There’s very little to save it, except for maybe a good performance by Michael Gambon (Yep… Dumbledore’s back!) Robert Carlyle does ok as well. But as a whole, this film is just piss poor. Worse… It’s potentially a nightmare.
Rating: 1/10- This is about as bad as it can get.
#24: The Duchess
General Opinion: Neurghhh… Wha??? Errr…
Review: I’m really at a loss with what to make of this one. It is in no way a bad film… But somehow it… Ragrhhh! I don’t know. I can’t describe it. There’s something nibbling at the back of my mind which I can’t quite shake off.
So this is a film about the life of Georgiana Cavendish, Duchess of Devonshire, Her fling with Earl Grey and her marriage to Voldemort. Really… Voldemort! Ok… William Cavendish the Duke of Devonshire. Ahhh! That might be what it is. Ralph Fiennes is basically playing a none-domestic, none magical Voldemort. Seeing him rape Keira Knightley is unncessary as well. Just the screaming would have sufficed thank you very much.
Ralph Fiennes is playing an incredibly wooden man here. Any wooden actor would have done. Fiennes just looks uncomfortable the entire time. As for everybody else… Whilst they may be nice to look at (especially in certain cases) they aren’t exactly right for the characters. The only exception to this rule is Earl Grey who, whilst maybe not perfect, was alright Isuppose.
The script is ok. It grates a bit at first but you kind of get used to it. It has some moments and it keeps the film moving along at a reasonable enough pace.
It just all seems a bit… Contrived? I don’t know. This is a good film, not exactly accurate I’ll admit, but it just leaves a funny aftertaste. There is something not quite right about it.
Rating: 7/10- Worth a watch but there is something a little odd about it.
#25: The Madness of King George
General Opinion: Magnificent!
Review: The year is 1788 and King George III sits upon the throne of England. Get used to it as he’s going to be around for another three films after this one… And did I mention he’s going to be batshit crazy for most of that? This is the film that explains why. And what a film it is! I mean… literally, this film has it all. It’s got power and emotion, it’s got a cracking script, fantastic performances, humour… need i go on? It is as practically perfect as you can reasonably expect a history film to be.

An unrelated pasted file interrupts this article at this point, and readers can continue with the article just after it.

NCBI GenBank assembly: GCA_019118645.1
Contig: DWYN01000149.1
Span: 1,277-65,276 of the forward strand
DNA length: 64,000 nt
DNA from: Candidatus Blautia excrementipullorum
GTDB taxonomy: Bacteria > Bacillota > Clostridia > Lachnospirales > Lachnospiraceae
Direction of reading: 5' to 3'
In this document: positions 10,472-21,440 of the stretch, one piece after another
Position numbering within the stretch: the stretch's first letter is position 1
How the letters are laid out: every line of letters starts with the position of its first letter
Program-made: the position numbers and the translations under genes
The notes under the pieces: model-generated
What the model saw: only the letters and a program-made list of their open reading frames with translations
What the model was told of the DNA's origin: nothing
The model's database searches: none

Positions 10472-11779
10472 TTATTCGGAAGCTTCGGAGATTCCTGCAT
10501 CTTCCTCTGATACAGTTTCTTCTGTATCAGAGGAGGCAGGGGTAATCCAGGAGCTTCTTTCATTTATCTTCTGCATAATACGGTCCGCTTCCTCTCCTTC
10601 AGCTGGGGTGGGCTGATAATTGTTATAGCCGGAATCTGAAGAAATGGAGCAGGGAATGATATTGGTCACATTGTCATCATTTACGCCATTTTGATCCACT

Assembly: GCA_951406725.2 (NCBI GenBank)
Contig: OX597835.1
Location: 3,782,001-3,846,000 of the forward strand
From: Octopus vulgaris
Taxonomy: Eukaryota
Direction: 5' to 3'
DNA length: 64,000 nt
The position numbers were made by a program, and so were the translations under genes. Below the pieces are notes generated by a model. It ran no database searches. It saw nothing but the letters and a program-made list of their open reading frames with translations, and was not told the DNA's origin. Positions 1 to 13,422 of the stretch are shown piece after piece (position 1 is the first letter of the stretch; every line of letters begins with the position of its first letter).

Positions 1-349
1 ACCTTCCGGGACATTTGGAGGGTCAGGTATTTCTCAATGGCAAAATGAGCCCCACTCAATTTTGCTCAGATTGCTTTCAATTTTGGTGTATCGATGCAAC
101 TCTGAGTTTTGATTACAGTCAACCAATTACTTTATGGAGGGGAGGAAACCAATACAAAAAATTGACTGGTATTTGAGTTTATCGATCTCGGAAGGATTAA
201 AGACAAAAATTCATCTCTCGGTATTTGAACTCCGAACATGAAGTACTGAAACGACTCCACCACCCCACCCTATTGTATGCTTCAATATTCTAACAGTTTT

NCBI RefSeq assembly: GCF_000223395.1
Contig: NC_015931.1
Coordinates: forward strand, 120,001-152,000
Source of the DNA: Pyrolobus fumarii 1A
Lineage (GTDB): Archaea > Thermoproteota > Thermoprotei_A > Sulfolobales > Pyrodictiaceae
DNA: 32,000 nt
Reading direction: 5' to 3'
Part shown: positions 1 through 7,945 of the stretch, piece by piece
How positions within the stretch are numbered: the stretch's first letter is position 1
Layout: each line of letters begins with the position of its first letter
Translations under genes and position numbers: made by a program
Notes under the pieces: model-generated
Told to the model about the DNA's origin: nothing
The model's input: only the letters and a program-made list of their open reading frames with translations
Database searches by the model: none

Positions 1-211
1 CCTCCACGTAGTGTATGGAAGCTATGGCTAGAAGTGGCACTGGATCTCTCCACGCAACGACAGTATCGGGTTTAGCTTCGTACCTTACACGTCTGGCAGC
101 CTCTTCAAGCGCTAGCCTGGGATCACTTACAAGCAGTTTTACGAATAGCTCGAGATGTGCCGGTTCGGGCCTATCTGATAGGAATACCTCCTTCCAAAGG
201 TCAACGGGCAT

Granted, it doesn’t have an epic quality to it but that’s clearly not necessary given the subject matter. This is the story of a king going mad and it’s gripping enough as it is. Nigel Hawthorne is fantastic as George III, going from rationally sane, to crazy, to raging but not as crazy, to silent but crazy and then finally back to sane again. Helen Mirren is on top form. Pitt the Younger is like an eerie premonition of David Cameron whilst Mr Fox is an ominous foreshadowing of Gordon Brown. Add to this that everybody is believable as the characters they play and it serves well giving the film a realistic, authentic taste that immerses you in the period and grips every fibre of your being.
The film does miss out some parts due to time constraints and it does take a bit of dramatic licence here and there but who cares when this is so good? It’s probably the most accurate film we’ve seen so far. Lest we forget, we’ve seen some truly appalling films. Almost everything that happens is based on an actual event. By god the sets are magnificent! Even if they aren’t where they’re supposed to be they’ve done a good job disguising them because I can’t tell the difference (and I once got lost in St George’s Chapel at Windsor Castle FFS!)
And might I also add that this has what is probably one of the best scenes in cinematic history? The first restraining scene is just plain awesome, especially with the superb use of Handel in the background and Ian Holm’s cry of “NO SIR… YOU ARE THE PATIENT!” The whole film, but especially this scene, leaves a very distinctive impression on the mind. It’s one you remember. Did I mention this film is the only reason I can identify a Tamworth pig from fifty paces? No… Well it is.
Rating: 10/10- Can’t be faulted.